The government will rebrand its school and college performance website to “reduce the emphasis on comparison” after a backlash from leaders at resuming league tables despite Covid’s impact.
The Department for Education said last year key stage four and post-16 performance data would return this year, defending it as an “important” measure to help parents and students choose schools and colleges.
But it has now advised those using 16-18 data not to compare colleges without considering Covid’s impact – and should ask colleges for this context.
Leaders’ union ASCL said earlier this year members felt “thrown to the wolves” by the decision, given the level of Covid upheaval faced by students and impact on “careers and reputations”.
The DfE has always pledged to put messages alongside data to “advise caution drawing conclusions”, but has now set out how it will do so over the “coming months”.
- It will change the name of its “Compare School and College Performance” website to “reduce the emphasis on comparison between institutions”. It did not provide the new name.
- It will remove coloured bandings to “discourage simplistic conclusions being drawn about a school or college”. Results are currently colour-coded through a traffic light-style scheme, with “well below average” figures in red.
- Comparison tables for local authorities and all schools and colleges nationally will be removed. But the site will “continue to show local authority and national averages for each performance measure on the individual school or college page” – and national and local data will still be available to download. FE Week asked the DfE for more detail.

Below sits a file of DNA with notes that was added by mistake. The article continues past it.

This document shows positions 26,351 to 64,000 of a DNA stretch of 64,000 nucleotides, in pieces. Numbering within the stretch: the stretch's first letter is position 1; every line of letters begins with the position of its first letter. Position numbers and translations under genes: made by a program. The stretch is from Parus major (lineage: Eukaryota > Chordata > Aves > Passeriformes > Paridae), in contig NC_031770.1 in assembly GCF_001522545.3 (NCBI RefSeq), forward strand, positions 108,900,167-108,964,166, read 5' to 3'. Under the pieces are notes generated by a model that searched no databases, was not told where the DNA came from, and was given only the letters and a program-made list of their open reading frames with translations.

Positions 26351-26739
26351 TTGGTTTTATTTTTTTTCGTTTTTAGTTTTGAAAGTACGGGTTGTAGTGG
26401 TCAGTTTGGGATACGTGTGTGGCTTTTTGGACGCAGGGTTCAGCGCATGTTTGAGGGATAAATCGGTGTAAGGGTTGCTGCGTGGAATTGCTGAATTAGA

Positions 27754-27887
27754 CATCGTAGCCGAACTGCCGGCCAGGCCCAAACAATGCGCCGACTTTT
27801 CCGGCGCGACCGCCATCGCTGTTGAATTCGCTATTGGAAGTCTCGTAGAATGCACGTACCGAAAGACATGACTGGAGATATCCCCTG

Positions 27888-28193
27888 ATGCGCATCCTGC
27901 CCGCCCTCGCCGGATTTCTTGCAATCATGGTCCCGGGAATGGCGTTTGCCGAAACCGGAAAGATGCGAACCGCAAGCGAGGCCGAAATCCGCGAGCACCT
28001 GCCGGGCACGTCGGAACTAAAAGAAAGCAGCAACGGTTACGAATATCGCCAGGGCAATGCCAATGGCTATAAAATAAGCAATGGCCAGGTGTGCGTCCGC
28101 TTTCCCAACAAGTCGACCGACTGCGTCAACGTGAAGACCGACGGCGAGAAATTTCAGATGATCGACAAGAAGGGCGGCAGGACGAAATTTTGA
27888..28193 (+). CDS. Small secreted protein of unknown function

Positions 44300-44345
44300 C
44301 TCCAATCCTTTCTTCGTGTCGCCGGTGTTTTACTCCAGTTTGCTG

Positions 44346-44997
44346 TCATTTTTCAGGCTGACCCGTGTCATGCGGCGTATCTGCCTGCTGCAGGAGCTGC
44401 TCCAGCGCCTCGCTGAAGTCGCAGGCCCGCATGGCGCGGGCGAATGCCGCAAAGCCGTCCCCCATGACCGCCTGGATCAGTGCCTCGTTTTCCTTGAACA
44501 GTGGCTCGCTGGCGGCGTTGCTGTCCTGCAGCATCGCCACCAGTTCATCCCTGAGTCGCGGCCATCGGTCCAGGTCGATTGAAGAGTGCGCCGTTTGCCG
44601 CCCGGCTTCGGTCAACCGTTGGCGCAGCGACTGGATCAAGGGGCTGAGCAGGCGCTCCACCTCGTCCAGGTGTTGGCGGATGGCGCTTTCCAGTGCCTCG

- Data from 2018-19 and earlier will no longer be displayed on school or college pages, but it will remain at “the usual archive with a link on the website”.
A survey of ASCL’s members earlier this year found 82.6 per cent disagreed with plans to resume KS4 performance tables. Some highlighted significant national variations in student and staff absence, as well as disadvantaged students being more negatively affected by Covid.
Geoff Barton, general secretary of leaders’ union ASCL, welcomed steps to “reduce the potentially damaging impact”, calling it a “step in the right direction”.
But publishing the information at all is “hugely disappointing”, as the varied impact of Covid makes for an “inherent flaw”.
It would still result in data being published that “affects public perceptions”. He called for a further year’s suspension to “allow some sort of return to normality before returning to the full barrage of accountability measures to which educational institutions are subjected”.
The DfE’s update on 2021-2022 16-18 accountability measures published today says it recognises the “uneven impact” of Covid.
Its efforts will “advise caution when comparing a school’s performance” with averages, and it is “vital” parents and others talk to schools and colleges to “understand the broader context” and Covid impact.
Users are urged not to draw “firm conclusions” and advised “strongly” against direct comparisons of schools and colleges without taking context into account.
Meanwhile Ofsted will be “sensitive in their use of this data” and it should not be used “in isolation” for staff performance management.
But the DfE said publishing data is key “for transparency and as a starting point” for choosing which schools and colleges pupils attend.